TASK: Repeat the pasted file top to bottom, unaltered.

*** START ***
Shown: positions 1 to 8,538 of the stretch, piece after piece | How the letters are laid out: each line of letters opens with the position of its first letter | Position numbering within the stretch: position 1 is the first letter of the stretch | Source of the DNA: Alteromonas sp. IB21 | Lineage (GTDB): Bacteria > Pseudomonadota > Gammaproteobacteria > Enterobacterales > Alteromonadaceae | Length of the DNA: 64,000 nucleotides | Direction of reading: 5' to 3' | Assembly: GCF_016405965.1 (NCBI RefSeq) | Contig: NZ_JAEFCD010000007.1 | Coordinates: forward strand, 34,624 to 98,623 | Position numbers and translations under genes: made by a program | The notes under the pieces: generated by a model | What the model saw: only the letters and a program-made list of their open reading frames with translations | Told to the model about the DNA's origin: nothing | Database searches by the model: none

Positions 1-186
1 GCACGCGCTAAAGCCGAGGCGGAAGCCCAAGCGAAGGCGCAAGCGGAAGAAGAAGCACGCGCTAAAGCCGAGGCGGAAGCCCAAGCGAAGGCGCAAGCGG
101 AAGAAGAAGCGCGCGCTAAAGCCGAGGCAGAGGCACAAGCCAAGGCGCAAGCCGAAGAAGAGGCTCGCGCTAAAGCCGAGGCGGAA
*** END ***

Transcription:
Shown: positions 1 to 8,538 of the stretch, piece after piece | How the letters are laid out: each line of letters opens with the position of its first letter | Position numbering within the stretch: position 1 is the first letter of the stretch | Source of the DNA: Alteromonas sp. IB21 | Lineage (GTDB): Bacteria > Pseudomonadota > Gammaproteobacteria > Enterobacterales > Alteromonadaceae | Length of the DNA: 64,000 nucleotides | Direction of reading: 5' to 3' | Assembly: GCF_016405965.1 (NCBI RefSeq) | Contig: NZ_JAEFCD010000007.1 | Coordinates: forward strand, 34,624 to 98,623 | Position numbers and translations under genes: made by a program | The notes under the pieces: generated by a model | What the model saw: only the letters and a program-made list of their open reading frames with translations | Told to the model about the DNA's origin: nothing | Database searches by the model: none

Positions 1-186
1 GCACGCGCTAAAGCCGAGGCGGAAGCCCAAGCGAAGGCGCAAGCGGAAGAAGAAGCACGCGCTAAAGCCGAGGCGGAAGCCCAAGCGAAGGCGCAAGCGG
101 AAGAAGAAGCGCGCGCTAAAGCCGAGGCAGAGGCACAAGCCAAGGCGCAAGCCGAAGAAGAGGCTCGCGCTAAAGCCGAGGCGGAA